In response to "Calling all artists" [2/15]: This article portrays me as a greedy real estate developer intent on displacing artists in the name of profit. In fact I am a professional artist with an extensive 30-year international exhibition record and work in 60 museums worldwide. Over the past 15 years I have been involved in the development of several major artist housing projects in Seattle and have remained a firm advocate of and contributor to artists' causes. One of the other partners in Somerset Properties is well-known glass artist Richard Royal, who maintains an active studio in the Bemis Building. We have made a concerted effort to ensure that studios in the building are leased to artists with a legitimate need for the space.

Tina Potterf was provided with all this information prior to publishing her article, yet she chose to ignore it because it undermined the credibility of her story. She was also contacted by tenants in the Bemis Building who disputed these allegations and spoke highly of the positive environment here. This information was also ignored. The vast majority of tenants in the 30 live/work studios are extremely satisfied with the accommodations and reasonable lease rates provided at Bemis. Although under no obligation to do so, Somerset Properties has maintained lease rates at Bemis well below market, averaging 40 to 50 percent less than comparable studios in Pioneer Square, just three blocks to the north.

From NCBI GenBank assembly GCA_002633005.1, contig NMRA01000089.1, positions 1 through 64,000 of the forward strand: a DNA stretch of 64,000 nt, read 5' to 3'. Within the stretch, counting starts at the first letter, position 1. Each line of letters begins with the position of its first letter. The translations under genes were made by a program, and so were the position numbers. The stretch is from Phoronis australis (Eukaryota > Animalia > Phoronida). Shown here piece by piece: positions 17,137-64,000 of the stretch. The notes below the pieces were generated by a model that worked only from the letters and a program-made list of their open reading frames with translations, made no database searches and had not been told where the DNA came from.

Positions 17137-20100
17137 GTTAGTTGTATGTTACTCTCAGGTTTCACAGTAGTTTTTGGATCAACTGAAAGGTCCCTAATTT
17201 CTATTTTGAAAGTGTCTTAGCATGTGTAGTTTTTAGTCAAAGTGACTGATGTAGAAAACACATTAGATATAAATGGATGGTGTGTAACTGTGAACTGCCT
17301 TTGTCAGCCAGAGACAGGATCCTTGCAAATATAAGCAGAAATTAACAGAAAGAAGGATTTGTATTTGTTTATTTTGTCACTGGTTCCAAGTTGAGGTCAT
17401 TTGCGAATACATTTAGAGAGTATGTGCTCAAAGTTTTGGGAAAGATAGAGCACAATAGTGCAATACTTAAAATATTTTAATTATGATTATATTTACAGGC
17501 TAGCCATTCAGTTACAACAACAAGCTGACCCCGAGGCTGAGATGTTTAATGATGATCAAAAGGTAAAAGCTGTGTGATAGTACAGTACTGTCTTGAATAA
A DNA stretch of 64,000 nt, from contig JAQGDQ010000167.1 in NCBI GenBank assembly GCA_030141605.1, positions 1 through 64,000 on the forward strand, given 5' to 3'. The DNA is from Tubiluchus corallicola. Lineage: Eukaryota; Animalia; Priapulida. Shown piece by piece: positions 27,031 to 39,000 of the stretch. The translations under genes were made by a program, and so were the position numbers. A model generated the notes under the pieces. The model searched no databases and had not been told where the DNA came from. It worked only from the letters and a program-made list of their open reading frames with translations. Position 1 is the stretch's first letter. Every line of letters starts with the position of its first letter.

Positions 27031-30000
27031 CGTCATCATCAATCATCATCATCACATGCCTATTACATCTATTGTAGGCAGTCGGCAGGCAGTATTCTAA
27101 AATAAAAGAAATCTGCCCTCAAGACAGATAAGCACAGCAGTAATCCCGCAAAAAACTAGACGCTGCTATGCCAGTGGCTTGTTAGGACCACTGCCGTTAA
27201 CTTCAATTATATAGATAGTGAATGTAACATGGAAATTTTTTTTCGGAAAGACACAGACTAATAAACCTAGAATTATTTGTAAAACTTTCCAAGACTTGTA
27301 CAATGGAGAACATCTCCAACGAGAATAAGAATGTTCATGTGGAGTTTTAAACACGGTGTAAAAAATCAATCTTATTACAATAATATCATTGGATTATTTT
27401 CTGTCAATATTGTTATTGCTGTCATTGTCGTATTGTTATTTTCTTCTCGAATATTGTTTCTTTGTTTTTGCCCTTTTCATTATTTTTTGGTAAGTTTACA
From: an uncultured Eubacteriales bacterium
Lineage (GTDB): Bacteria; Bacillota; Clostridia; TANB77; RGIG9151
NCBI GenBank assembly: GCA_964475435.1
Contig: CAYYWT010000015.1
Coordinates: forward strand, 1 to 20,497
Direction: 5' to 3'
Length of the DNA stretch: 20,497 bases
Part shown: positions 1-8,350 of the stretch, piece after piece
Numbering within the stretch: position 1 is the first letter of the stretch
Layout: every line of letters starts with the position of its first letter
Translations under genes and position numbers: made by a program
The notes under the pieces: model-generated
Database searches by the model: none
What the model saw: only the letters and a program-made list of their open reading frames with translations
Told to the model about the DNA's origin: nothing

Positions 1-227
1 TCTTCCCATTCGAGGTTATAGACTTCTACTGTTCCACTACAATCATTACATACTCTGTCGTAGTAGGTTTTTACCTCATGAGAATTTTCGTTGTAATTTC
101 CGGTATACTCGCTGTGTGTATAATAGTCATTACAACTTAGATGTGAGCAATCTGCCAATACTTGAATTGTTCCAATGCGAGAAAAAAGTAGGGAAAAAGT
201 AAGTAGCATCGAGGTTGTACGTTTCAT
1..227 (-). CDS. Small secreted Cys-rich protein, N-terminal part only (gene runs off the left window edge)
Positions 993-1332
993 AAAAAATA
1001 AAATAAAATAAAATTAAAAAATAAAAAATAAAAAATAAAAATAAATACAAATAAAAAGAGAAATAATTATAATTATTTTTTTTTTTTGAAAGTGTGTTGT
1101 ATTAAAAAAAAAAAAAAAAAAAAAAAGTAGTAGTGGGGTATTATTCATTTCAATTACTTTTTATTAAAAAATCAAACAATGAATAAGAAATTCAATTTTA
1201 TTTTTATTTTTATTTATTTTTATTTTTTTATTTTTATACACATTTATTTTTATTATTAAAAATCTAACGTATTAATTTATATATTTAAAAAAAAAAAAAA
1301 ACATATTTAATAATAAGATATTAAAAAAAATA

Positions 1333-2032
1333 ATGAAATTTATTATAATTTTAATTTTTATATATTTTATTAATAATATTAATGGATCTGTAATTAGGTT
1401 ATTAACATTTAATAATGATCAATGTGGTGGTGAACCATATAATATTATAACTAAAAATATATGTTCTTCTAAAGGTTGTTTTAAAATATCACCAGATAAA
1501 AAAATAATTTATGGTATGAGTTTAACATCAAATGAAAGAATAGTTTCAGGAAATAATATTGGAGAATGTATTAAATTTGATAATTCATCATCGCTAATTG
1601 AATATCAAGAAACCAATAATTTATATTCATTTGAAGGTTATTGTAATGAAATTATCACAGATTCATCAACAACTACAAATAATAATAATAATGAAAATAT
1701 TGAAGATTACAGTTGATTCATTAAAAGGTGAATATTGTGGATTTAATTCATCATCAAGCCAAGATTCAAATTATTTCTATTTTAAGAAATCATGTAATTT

The article deliberately sensationalizes the issues and exaggerates the severity of the alleged violations. In point of fact, the DCLU determined that the majority of these allegations were unfounded. We have been informed that three of the 30 units may be in technical violation, based on the old city code defining office and administrative uses. We will be seeking a directors ruling clarifying this definition and may appeal the decision.

Ms. Potterf's article was extremely biased and poorly researched. Such irresponsible journalism is unconscionable and does nothing to further the interests of the arts community in Seattle.

DAVID HUCHTHAUSEN

SOMERSET PROPERTIES

If you can dish it out, we can take it. Write to Letters Editor, Seattle Weekly, 1008 Western, Ste 300, Seattle, WA 98104; fax to 206-467-4377; or e-mail to letters@seattleweekly.com. Please include name, location, and phone number. Rarely do we print anonymous letters or ramblings unrelated to material in the Weekly. Letters may be edited.